Mobiles Can Save India?s Poor Women
Monday, October 31, 2011
India ranks 122 out of 138 nations in the United Nations Development Programme’s gender equality index-and for good reason. Only 65% of Indian women are literate, compared with nearly 83% men. A third of the married Indian women are underweight. Maternal mortality rate is high (450 per 100,000 live births) in part due to inadequate antenatal care coverage. Women now account for 39% of HIV infections, and awareness of prevention and treatment still lags.
Can any technological or communication tool help change the scenario? The answer is the mobile phone. Mobiles are cheap, oral-they do not require users to be literate-and are already in the hands of more than 300 million Indian women.
“Women in India suffer from pervasive inequality and have distinct health, education, and economic needs not being addressed by current institutions and media,” says a research report prepared by Vital Wave Consulting for Vodafone India Foundation with which we work closely. “Mobile phones represent the largest opportunity to address these needs, with 225 million women owning phones and the female VAS (value-added services) market worth $1 billion and growing.”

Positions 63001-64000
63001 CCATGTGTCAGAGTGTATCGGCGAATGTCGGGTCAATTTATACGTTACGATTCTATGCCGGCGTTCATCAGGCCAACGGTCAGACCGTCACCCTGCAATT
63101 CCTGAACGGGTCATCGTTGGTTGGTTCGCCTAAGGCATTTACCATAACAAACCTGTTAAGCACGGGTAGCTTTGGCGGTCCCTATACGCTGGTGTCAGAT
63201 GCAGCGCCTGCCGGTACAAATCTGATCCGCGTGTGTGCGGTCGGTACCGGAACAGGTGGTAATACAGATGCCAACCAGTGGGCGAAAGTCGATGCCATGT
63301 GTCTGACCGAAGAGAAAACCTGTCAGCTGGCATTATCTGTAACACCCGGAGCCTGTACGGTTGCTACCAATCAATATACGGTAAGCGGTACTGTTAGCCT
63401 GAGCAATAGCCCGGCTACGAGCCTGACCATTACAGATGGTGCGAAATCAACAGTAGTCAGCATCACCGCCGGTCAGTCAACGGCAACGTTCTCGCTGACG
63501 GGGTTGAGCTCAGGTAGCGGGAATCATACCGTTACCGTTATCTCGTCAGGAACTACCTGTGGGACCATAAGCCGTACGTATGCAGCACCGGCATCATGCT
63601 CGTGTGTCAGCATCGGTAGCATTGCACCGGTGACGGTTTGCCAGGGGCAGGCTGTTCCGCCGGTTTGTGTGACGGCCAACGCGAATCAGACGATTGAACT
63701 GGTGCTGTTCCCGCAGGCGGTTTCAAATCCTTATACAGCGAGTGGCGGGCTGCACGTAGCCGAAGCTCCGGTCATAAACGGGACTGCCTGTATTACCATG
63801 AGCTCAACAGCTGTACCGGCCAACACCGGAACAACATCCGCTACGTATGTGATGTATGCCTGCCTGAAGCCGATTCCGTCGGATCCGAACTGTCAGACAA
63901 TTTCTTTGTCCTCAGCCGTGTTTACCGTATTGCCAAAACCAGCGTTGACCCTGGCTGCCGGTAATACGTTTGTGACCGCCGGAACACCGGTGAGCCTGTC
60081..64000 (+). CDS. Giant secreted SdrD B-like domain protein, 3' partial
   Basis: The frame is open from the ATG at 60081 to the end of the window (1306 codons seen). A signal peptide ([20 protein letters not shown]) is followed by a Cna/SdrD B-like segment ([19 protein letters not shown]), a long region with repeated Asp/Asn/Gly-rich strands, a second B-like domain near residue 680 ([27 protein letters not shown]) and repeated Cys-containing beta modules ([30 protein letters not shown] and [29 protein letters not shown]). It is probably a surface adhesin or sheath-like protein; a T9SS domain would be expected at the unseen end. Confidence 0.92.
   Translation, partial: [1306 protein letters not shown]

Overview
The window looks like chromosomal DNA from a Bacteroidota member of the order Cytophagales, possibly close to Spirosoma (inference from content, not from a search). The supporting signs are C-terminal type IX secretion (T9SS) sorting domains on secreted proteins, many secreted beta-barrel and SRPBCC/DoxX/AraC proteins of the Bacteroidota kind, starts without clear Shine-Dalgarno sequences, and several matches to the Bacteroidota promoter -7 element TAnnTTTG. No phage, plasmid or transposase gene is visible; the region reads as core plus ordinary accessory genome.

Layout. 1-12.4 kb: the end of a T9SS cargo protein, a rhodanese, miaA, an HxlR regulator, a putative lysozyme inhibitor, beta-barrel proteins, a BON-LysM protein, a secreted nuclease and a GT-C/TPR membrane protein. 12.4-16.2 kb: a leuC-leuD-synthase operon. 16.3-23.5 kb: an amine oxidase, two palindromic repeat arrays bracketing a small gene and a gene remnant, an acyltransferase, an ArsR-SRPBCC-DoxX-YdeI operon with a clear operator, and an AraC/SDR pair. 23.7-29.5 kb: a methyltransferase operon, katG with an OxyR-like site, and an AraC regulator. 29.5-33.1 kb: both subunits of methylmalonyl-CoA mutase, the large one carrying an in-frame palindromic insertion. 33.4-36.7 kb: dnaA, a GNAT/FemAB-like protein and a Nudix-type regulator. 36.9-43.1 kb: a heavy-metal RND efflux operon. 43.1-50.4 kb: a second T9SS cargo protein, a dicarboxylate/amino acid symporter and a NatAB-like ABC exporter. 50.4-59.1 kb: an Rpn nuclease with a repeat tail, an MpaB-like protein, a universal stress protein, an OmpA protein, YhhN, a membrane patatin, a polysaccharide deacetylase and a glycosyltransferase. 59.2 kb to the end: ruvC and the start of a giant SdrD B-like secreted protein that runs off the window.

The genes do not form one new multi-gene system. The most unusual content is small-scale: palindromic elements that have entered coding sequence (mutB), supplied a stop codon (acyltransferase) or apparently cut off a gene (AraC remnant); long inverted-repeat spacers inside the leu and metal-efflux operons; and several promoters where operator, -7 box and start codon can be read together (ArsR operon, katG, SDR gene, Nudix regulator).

These numbers are from the first quarter of 2011. There are far more women with access to mobile phones than to the Internet (60 million active women Internet users) or landline phones (50 million women with landline access).
Vital Wave further elaborates: “Female mobile phone owners generally prefer voice and use SMS less frequently than their male counterparts, but female subscribers already send more than 6.8 billion SMS per month.”
An average woman mobile subscriber in India sends 30 SMSes per month, uses voice service of 300 minutes per month and about 40% of women subscribers have found employment opportunities with their mobile phones. According to Vital Wave, “The most basic aspects of mobile phone ownership are already empowering Indian women, with over 90% saying they feel safer and more connected just owning a phone.”